Comparing Retirement Plan Choices

 

SEP Plan

Simple IRA

Profit Sharing Plan

401(K)

Profit Sharing Plan

Safe Harbor 401(K) Profit Sharing Plan

Key Advantages:

Simple and inexpensive to set up and maintain.

Salary deferral plan with limited administrative expense.

Flexible contribution amounts.

Salary deferral plan with higher limits and flexible employer contributions.

Allows owners/highly compensated employees to maximize deferrals.

Are Employer Contributions required?

No

Yes

No

No

Yes

What is the maximum Employer Contribution

(per participant)?

Lesser of 25% of compensation* or $55,000.

Matching - 100% match on employee deferrals up to 3% of their compensation;

or

Non-elective - 2% of each eligible employee’s compensation.*

Maximum deductible employer contribution is 25% of total eligible payroll.*

Matching - up to 100% of employee deferrals.

Non-elective - up to 25% of total eligible compensation.* Combined match/non-elective cannot exceed 25% of total eligible payroll.

Matching - 100% match employee deferrals up to 3% of compensation* and 50% match on the next 2% ; or Non-elective - 3% of each eligible employee’s compensation.* May make discretionary non-elective also. Total employer contribution may not exceed 25% of eligible compensation.

What is the vesting schedule?

All contributions are immediately 100% vested.

All contributions are immediately 100% vested.

Maximum vesting period allowed is 6 years.

Maximum vesting period allowed is 6 years.

All contributions are immediately 100% vested.

What is the Maximum Employee Deferral?

Not allowed.

$12,500 - under age 50 $15,500 - 50 or over

Not applicable.

$18,500 - under age 50 $24,500 - 50 or over

$18,500 - under age 50 $24,500 - 50 or over

What are the maximum eligibility requirements an employer may choose?

Age: 21

Earnings: $600

Service: Employed by the employer in up to 3 of the past 5 years

Age: no restriction allowed

Earnings: $5,000 Service: 2 years

Age: 21

Earnings: no restriction allowed

Hours of Service: 1,000

Service: 1 year if plan has vesting schedule or 2 years with immediate vesting.

Age: 21

Earnings: no restriction allowed

Hours of Service: 1,000

Service: 1 year if plan has vesting schedule or 2 years with immediate vesting.

Age: 21

Earnings: no restriction allowed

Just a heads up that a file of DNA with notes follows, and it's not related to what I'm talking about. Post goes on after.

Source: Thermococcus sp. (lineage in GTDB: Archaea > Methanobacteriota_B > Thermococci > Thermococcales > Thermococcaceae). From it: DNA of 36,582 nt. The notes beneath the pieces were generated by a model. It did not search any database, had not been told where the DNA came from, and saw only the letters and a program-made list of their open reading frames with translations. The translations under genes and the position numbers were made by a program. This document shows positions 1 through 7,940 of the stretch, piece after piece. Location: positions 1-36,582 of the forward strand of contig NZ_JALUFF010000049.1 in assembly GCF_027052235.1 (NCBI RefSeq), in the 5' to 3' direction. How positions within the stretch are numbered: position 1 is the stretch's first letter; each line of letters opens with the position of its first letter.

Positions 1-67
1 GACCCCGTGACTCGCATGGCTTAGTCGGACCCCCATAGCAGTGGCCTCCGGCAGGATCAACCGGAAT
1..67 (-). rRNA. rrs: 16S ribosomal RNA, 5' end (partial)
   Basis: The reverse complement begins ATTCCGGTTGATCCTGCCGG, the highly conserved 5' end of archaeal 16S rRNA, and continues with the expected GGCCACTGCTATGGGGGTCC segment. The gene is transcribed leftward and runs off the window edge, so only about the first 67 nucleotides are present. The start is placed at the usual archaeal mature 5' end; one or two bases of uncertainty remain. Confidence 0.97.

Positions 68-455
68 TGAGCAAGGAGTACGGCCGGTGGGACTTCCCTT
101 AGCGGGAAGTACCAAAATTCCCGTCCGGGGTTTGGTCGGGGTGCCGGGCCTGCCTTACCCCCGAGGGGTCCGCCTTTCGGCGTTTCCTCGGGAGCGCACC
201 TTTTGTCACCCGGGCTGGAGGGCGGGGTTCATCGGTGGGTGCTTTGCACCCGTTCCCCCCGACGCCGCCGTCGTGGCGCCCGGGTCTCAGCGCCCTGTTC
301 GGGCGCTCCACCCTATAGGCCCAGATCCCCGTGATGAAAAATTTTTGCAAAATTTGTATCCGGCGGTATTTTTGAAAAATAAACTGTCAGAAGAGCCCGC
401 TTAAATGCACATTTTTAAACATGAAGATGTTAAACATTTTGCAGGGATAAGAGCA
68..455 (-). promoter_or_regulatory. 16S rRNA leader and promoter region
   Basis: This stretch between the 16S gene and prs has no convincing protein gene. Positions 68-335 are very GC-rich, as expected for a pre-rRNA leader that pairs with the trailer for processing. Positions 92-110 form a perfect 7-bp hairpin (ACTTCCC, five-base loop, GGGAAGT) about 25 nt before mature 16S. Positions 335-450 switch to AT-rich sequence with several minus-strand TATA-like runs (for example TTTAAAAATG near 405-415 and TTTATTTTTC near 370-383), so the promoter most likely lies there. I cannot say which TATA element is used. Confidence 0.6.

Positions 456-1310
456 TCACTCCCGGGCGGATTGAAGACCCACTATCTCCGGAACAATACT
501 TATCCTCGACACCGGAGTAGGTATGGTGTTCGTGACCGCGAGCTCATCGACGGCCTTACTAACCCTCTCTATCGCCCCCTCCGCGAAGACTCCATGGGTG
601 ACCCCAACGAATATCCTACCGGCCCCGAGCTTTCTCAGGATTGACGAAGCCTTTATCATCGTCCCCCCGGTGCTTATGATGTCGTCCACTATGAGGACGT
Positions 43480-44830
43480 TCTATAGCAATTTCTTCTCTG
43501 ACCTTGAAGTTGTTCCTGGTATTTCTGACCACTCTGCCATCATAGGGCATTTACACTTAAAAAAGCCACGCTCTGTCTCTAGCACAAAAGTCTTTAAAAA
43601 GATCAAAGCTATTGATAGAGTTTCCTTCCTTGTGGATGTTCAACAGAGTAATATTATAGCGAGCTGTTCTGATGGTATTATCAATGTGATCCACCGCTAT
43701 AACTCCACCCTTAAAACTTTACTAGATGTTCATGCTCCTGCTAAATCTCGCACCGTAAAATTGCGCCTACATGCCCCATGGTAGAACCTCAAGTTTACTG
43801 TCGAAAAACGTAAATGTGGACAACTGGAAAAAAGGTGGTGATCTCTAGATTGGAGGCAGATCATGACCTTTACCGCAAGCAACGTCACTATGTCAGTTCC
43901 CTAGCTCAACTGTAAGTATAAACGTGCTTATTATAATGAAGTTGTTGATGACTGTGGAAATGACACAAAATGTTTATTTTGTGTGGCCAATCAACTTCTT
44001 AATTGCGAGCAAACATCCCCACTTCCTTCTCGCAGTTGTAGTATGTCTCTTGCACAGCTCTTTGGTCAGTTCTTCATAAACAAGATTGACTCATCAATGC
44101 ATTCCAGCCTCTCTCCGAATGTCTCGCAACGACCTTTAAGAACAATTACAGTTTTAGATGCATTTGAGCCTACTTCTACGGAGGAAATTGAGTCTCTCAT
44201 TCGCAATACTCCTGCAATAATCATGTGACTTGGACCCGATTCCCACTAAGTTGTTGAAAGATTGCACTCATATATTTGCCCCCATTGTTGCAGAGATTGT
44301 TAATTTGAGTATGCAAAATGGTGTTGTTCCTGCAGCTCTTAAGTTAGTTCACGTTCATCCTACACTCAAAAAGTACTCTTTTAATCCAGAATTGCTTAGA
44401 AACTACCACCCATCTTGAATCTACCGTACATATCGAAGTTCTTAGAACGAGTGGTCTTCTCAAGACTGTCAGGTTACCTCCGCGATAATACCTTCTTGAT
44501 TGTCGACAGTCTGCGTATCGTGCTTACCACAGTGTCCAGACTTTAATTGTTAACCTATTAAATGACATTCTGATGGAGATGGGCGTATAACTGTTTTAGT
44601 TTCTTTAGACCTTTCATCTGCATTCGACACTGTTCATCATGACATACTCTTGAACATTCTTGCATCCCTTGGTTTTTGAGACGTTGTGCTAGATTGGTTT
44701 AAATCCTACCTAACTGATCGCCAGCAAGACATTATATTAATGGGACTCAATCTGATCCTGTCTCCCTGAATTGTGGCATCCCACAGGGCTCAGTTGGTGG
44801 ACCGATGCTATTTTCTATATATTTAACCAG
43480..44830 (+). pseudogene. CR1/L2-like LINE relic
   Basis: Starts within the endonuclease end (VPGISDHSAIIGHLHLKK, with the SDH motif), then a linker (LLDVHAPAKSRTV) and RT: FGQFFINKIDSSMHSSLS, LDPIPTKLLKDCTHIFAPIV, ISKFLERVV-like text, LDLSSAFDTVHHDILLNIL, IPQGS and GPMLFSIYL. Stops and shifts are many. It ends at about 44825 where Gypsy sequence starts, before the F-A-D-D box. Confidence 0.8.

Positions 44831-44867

Hours of Service: 1,000

Service: 1 year if plan has vesting schedule or 2 years with immediate vesting.

Is an IRS Form 5500 filing required?

No

No

Yes

Yes

Yes

What is the plan setup deadline?

Employer’s tax filing deadline, including extensions.

Anytime prior to October 1 of each calendar year (for existing employers).

By the end of the initial plan year, generally December 31.

By the end of the initial plan year, generally December 31.

Anytime prior to October 1 of each calendar year (for existing employers).

Maximum contribution (employer plus employee)

$55,000

$25,000 - under age 50* $31,000 - 50 or older* (if utilizing 3% match)

$55,000

$55,000 - under age 50 $61,000 - 50 and over

$55,000 - under age 50 $61,000 - 50 and over

* Maximum amount of compensation that can be used in determining contributions in 2018 is $275,000. This amount is increased periodically for inflation. Hilliard Lyons does not offer tax or legal advice. Please consult your tax advisor or attorney before making any decision that may affect your situation. © 2016 J.J.B. Hilliard, W.L. Lyons, LLC. Member NYSE, FINRA & SIPC

Advantages of the SEP & the SIMPLE IRA

For an employer who is starting his first retirement plan, often the SEP or the SIMPLE IRA is the best choice because there is limited administration and reporting requirements involved. The employer deposits contributions into the IRA of each plan participant, not into an employer trust account, thereby simplifying the accounting process and the fiduciary responsibilities of the employer.

SEP vs. SIMPLE IRA

Generally, the SEP will allow a business owner to make a larger contribution to his own retirement account than to the SIMPLE IRA. However, he must contribute the same proportionate percentage of each eligible employee’s compensation to their retirement accounts also. Therefore, the larger the company’s eligible employee group becomes, the less likely the owner will be able to contribute the maximum 25% of compensation (maximum $55,000) to his own account.